previous pagenext page
Lafayette L2115a
Neg. Date:
copyright V&A

Consuelo, Duchess of Marlborough, née Vanderbilt (1877–1964)

Tall, beautiful and ravishingly elegant, with a swan-like neck, Consuelo, Duchess of Marlborough, née Vanderbilt was the only daughter of William Kissam Vanderbilt, a railway magnate from New York. She was named Consuelo in honour of her godmother, the Duchess of Manchester.

In 1895, Consuelo’s mother Alva manoeuvred her, with threats and weeping, into marriage with a land-rich, money-poor English aristocrat — Charles Spencer-Churchill, 9th Duke of Marlborough (1871–1934). The marriage was an unhappy one for both parties, who had had to abandon their first loves to fulfil their parents’ desires. Consuelo received one of the most illustrious titles of the British nobility and Charles collected $4.2 million in railway stocks and a guaranteed income from dividends which enabled him to undertake the restoration of the family’s seat — Blenheim Palace.

Charles and Consuelo separated in 1906, and Consuelo moved in to Sunderland House, the Marlborough’s residence in London. It was during her lonely life there that Consuelo threw herself into public work – her chief concern being the welfare of woman and children. Her commitment to pre- and post-natal care for babies earned her the nickname of the “Baby Duchess”. In 1921 after a papal annulment, she married her old friend Lieutenant-Colonel Jacques Balsan, a record-breaking pioneer, French balloon, air- and hydroplane pilot.

The fictitious dollar princess, Conchita Closson, was based on Consuelo by the American novelist, Edith Wharton, in her book The Buccaneers. Consuelo herself described her life in her autobiography The Glitter and The Gold, the glitter being synonymous with the years spent with the Duke of Marlborough, and the gold referring to happy times with Jacques Balsan. The American heiresses who came up against deep seated snobbery in English society, which considered Americans essentially vulgar upstarts, were also the subject of a musical which opened in London in 1909 and parodied the British landed classes’ urge to marry American money. The use of the name Daisy is purely coincidental as she discusses the clauses of the marriage contract.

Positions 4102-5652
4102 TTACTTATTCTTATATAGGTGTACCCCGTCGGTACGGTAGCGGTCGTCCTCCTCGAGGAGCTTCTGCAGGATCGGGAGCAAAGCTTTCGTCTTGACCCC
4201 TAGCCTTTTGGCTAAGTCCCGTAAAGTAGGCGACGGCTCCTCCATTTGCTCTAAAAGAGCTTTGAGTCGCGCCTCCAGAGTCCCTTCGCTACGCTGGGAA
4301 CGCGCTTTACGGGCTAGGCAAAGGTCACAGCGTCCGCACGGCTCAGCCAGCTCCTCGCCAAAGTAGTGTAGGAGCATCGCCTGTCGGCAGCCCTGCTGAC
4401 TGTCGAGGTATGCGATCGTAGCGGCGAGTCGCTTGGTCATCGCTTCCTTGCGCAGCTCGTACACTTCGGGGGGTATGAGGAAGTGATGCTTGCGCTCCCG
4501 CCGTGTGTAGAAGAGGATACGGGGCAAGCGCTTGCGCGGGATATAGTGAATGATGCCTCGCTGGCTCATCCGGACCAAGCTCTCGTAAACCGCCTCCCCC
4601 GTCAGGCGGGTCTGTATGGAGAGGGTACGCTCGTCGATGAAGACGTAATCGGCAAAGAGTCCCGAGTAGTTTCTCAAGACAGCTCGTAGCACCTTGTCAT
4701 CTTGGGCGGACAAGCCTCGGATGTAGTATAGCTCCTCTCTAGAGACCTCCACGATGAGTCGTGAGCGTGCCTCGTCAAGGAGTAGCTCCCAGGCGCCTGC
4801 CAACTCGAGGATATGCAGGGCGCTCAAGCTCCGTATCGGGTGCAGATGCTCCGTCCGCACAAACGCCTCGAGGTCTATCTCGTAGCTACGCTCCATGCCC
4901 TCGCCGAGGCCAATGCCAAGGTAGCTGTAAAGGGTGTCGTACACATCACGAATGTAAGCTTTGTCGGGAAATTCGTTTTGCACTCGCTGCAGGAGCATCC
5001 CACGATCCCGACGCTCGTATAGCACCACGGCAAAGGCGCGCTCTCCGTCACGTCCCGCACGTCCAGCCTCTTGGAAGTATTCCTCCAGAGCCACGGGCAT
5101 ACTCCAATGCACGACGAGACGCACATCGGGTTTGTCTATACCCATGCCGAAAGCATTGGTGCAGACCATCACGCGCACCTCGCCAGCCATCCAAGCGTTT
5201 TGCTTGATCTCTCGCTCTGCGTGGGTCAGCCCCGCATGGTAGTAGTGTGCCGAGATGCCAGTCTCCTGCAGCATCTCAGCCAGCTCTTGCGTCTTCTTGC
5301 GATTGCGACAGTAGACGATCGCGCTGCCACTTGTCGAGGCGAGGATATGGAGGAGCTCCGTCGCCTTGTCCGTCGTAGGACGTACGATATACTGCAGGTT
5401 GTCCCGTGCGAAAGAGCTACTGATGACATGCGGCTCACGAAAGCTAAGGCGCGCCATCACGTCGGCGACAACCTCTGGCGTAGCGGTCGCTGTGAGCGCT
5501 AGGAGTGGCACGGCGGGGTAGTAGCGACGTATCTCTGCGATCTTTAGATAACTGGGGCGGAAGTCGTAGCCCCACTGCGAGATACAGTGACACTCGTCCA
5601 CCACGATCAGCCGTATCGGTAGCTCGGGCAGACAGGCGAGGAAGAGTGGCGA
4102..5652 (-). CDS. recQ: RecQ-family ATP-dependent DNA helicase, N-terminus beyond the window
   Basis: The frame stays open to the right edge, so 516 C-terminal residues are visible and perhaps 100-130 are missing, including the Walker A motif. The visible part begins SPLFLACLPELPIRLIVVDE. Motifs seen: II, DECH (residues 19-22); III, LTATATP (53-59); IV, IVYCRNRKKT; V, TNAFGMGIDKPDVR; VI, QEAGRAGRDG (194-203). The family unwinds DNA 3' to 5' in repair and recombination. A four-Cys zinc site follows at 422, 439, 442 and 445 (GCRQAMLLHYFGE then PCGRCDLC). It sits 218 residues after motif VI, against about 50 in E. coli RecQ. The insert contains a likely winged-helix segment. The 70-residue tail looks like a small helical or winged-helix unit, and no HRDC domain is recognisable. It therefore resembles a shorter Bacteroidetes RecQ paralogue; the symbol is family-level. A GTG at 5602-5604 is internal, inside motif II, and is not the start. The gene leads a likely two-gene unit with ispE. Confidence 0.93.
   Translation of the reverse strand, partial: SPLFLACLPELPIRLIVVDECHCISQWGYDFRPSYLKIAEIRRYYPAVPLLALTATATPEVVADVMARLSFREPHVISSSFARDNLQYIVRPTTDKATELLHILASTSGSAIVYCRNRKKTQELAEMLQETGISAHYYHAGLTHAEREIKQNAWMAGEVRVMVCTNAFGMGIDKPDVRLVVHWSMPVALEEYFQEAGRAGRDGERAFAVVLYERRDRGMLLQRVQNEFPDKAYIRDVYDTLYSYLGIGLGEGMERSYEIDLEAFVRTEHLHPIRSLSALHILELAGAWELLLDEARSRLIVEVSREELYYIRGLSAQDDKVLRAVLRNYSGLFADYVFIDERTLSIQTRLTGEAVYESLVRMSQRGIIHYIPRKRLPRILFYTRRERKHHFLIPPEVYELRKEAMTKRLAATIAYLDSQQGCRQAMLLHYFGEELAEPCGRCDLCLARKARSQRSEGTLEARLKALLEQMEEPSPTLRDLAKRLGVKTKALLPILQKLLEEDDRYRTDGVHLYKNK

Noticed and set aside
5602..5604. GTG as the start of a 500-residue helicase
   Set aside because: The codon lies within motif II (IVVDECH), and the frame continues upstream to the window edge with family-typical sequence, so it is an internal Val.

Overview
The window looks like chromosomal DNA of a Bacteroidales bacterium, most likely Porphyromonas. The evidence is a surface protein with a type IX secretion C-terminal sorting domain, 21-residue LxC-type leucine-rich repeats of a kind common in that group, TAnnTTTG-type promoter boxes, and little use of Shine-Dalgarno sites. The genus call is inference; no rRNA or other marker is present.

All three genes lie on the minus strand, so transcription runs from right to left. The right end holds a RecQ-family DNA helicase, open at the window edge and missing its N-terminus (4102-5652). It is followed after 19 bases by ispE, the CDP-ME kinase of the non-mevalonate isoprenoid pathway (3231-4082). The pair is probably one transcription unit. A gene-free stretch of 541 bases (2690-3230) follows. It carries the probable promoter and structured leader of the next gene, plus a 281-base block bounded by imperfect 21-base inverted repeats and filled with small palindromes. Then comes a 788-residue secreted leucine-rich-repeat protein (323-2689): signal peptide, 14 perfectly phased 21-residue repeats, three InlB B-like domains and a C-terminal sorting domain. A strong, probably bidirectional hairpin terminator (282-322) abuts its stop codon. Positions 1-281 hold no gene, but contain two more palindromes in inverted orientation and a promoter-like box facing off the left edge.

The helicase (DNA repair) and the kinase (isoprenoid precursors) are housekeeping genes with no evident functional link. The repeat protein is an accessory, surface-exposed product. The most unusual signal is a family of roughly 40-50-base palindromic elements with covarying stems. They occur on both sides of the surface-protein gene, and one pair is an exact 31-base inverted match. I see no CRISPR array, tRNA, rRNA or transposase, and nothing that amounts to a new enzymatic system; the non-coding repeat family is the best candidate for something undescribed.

Daisy: Paragraph one! The dowry – that’s your million cash.
  Marquis: Enough for me to live on if I do not cut a dash.
  Daisy: Paragraph two! On parting – all belongs to you.
  Marquis: That’s really most attractive.
  Daisy: There are other clauses too!

This photograph, one of three extant poses in different dresses from the same photographic session, was made by Lafayette in July 1899, while Consuelo was still an active and popular member of English society. All three poses appeared in the illustrated press between 1902–4, and it is not difficult to see why she was considered “one of the beauties of King Edward VII’s time” and appeared in the famous 1902 Book of Beauty in a portrait by Helleu.

Consuelo met Daisy on many occasions, as both of them belonged to the close circle of friends around the Prince of Wales (later King Edward VII). Recalling a ball given by the Duke and Duchess of Wellington, she remembered Princess Henry of Pless – “the golden-haired Daisy Cornwallis-West” — as “a great lady of considerable beauty”. On her part Daisy referred to Consuelo as the “enchanting Duchess of Marlborough” and wrote that “for years she was one of my dearest friends, and a sweeter, truer, finer woman does not walk this earth…” Of Consuelo’s famed beauty, Daisy rhapsodised over “the masses of soft dark hair… the long slim neck, the sad-looking hazel eyes, above all the slender, willowy figure with its unusual height, [which] had in their combined effect something so magnetic and distinctive that the artist seldom succeeded in capturing it…”

A version of the photograph was reproduced in The Sketch magazine on 13 July 1904.